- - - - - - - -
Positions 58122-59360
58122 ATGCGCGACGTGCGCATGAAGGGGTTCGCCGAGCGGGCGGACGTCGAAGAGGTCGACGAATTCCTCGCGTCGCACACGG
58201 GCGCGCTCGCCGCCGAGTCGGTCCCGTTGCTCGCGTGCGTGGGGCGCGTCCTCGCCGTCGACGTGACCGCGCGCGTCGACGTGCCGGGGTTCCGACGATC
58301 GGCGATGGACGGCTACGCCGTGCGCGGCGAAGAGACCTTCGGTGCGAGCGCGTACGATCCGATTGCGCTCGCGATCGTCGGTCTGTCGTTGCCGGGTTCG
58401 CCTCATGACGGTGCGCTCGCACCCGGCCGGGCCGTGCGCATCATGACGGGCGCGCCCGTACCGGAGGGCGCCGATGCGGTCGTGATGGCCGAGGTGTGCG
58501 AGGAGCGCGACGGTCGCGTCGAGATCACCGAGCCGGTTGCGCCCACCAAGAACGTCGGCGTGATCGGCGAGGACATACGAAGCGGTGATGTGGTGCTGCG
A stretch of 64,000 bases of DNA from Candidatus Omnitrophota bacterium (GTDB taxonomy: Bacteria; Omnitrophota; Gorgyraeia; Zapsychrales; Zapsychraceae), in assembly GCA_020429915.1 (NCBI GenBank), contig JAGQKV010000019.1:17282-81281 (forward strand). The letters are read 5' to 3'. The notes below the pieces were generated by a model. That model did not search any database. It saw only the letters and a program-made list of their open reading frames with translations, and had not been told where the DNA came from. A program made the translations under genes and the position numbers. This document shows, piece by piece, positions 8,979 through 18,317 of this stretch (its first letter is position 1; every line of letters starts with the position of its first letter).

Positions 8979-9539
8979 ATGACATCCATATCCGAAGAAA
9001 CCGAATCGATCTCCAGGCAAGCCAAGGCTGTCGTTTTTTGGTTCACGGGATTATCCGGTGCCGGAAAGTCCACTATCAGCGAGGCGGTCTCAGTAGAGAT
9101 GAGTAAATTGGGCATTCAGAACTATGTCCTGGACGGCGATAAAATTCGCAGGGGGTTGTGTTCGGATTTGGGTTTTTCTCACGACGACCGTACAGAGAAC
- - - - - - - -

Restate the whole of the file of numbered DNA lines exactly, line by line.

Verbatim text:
Positions 58122-59360
58122 ATGCGCGACGTGCGCATGAAGGGGTTCGCCGAGCGGGCGGACGTCGAAGAGGTCGACGAATTCCTCGCGTCGCACACGG
58201 GCGCGCTCGCCGCCGAGTCGGTCCCGTTGCTCGCGTGCGTGGGGCGCGTCCTCGCCGTCGACGTGACCGCGCGCGTCGACGTGCCGGGGTTCCGACGATC
58301 GGCGATGGACGGCTACGCCGTGCGCGGCGAAGAGACCTTCGGTGCGAGCGCGTACGATCCGATTGCGCTCGCGATCGTCGGTCTGTCGTTGCCGGGTTCG
58401 CCTCATGACGGTGCGCTCGCACCCGGCCGGGCCGTGCGCATCATGACGGGCGCGCCCGTACCGGAGGGCGCCGATGCGGTCGTGATGGCCGAGGTGTGCG
58501 AGGAGCGCGACGGTCGCGTCGAGATCACCGAGCCGGTTGCGCCCACCAAGAACGTCGGCGTGATCGGCGAGGACATACGAAGCGGTGATGTGGTGCTGCG
A stretch of 64,000 bases of DNA from Candidatus Omnitrophota bacterium (GTDB taxonomy: Bacteria; Omnitrophota; Gorgyraeia; Zapsychrales; Zapsychraceae), in assembly GCA_020429915.1 (NCBI GenBank), contig JAGQKV010000019.1:17282-81281 (forward strand). The letters are read 5' to 3'. The notes below the pieces were generated by a model. That model did not search any database. It saw only the letters and a program-made list of their open reading frames with translations, and had not been told where the DNA came from. A program made the translations under genes and the position numbers. This document shows, piece by piece, positions 8,979 through 18,317 of this stretch (its first letter is position 1; every line of letters starts with the position of its first letter).

Positions 8979-9539
8979 ATGACATCCATATCCGAAGAAA
9001 CCGAATCGATCTCCAGGCAAGCCAAGGCTGTCGTTTTTTGGTTCACGGGATTATCCGGTGCCGGAAAGTCCACTATCAGCGAGGCGGTCTCAGTAGAGAT
9101 GAGTAAATTGGGCATTCAGAACTATGTCCTGGACGGCGATAAAATTCGCAGGGGGTTGTGTTCGGATTTGGGTTTTTCTCACGACGACCGTACAGAGAAC